California’s education department has ruled that Los Angeles Unified School District’s plan for educating at-risk kids is deficient – a warning to other school systems.
The huge Los Angeles Unified School District is ground zero in California’s perpetual political war over educating millions of children on the short end of the state’s chronic “achievement gap.”
LA Unified, the nation’s second largest school system, has nearly 10% of the state’s 6 million public school students, the vast majority of whom are considered to be “at risk” due to poverty, lack of English language skills or foster child status.
Each year, California taxpayers give LA Unified more than $1 billion in extra financial aid to help those kids increase their academic achievement under the Local Control Funding Formula (LCFF) that former Gov. Jerry Brown considers one of his finest achievements.
However, Brown always resisted strict accountability for how LA Unified and other local systems spent the extra money, saying he trusted local education officials to do the right thing.
The official guide for spending the extra aid is the Local Control and Accountability Plan (LCAP) that each district must adopt each year. However, education reform advocates have long complained that LCAPs tend to be written in almost undecipherable educational jargon that fails to specify how the money upgrades educations of the targeted kids — with LA Unified depicted as a model of obfuscation.
Reformers scored a win last week when the state Department of Education, which has tended to be an enabler of LA Unified and other recalcitrant systems, declared the district’s 2019-20 LCAP to be seriously deficient.
Public Advocates, a public interest law firm based in San Francisco, and Covington & Burling, a Los Angeles law firm, had challenged the LCAP, saying it was vague in reporting how extra state aid was being spent and what improved outcomes would result.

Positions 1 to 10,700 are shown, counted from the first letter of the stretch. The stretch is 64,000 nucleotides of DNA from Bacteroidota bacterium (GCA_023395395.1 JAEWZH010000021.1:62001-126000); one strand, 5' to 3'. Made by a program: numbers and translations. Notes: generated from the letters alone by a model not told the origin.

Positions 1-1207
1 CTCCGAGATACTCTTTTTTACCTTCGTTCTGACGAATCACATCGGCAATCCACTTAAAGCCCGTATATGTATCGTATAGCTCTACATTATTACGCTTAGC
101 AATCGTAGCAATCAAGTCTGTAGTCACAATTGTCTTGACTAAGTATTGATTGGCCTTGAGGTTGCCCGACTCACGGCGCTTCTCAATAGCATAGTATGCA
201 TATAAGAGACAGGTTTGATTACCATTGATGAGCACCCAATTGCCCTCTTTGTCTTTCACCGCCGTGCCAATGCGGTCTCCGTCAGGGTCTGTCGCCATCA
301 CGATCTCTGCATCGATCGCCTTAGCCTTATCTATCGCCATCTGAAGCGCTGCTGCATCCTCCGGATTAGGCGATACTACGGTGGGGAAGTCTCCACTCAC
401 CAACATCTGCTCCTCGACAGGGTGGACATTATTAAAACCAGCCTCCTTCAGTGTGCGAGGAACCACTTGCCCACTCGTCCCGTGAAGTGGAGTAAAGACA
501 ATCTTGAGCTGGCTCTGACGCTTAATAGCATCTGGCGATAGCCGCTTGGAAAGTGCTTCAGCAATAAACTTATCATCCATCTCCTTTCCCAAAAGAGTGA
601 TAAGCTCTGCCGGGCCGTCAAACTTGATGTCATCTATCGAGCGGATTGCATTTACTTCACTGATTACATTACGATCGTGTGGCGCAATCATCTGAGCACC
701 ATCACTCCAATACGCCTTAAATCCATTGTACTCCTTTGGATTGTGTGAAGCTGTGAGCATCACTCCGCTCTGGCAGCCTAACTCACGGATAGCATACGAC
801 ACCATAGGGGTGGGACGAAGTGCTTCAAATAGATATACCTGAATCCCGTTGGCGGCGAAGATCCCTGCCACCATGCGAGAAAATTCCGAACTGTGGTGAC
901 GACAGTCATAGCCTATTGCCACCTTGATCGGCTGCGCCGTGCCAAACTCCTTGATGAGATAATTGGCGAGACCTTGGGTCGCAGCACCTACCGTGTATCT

The Department of Education rejected some allegations, but upheld the most important ones about the lack of specificity, such as bundling $800 million in different types of services into one category, or failing to report how school-level appropriation would be spent.
“At the heart of LCFF is the requirement that (the) district be fully transparent about how they are spending their money so that community stakeholders can provide input into decisions and hold districts accountable for using funding equitably and effectively,” Laura Muschamp, a Covington & Burling attorney, said in statement. “This decision vindicates those values and provides clear guidelines to LAUSD and districts across the state on what spending plan transparency looks like and why it is essential for community accountability.”
The decision’s newly required transparency empowers parents and outside monitors, such as Public Advocates, in their efforts to compel local school systems to be more specific on how they spend tens of billions of dollars each year.
It also implies that the state schools superintendent, Tony Thurmond, may be a tougher overseer than predecessor Tom Torlakson, who often sided with districts and powerful school unions. At one point, Torlakson countermanded his own department and declared that LCFF funds could be used for general salary increases.
The LA Unified ruling was issued on the final day of the 2019-20 fiscal year, and there will be no LCAPs issued for 2020-21 because of the COVID-19 pandemic. Instead, districts are writing Learning Continuity Plans to spell out how distance learning classes will be conducted, including how at-risk children will be served.
Those kids are in grave danger of falling even further behind during the public health crisis so it’s even more important that LCFF spending be monitored closely. The LA Unified case tells local school systems that they should no longer play word games.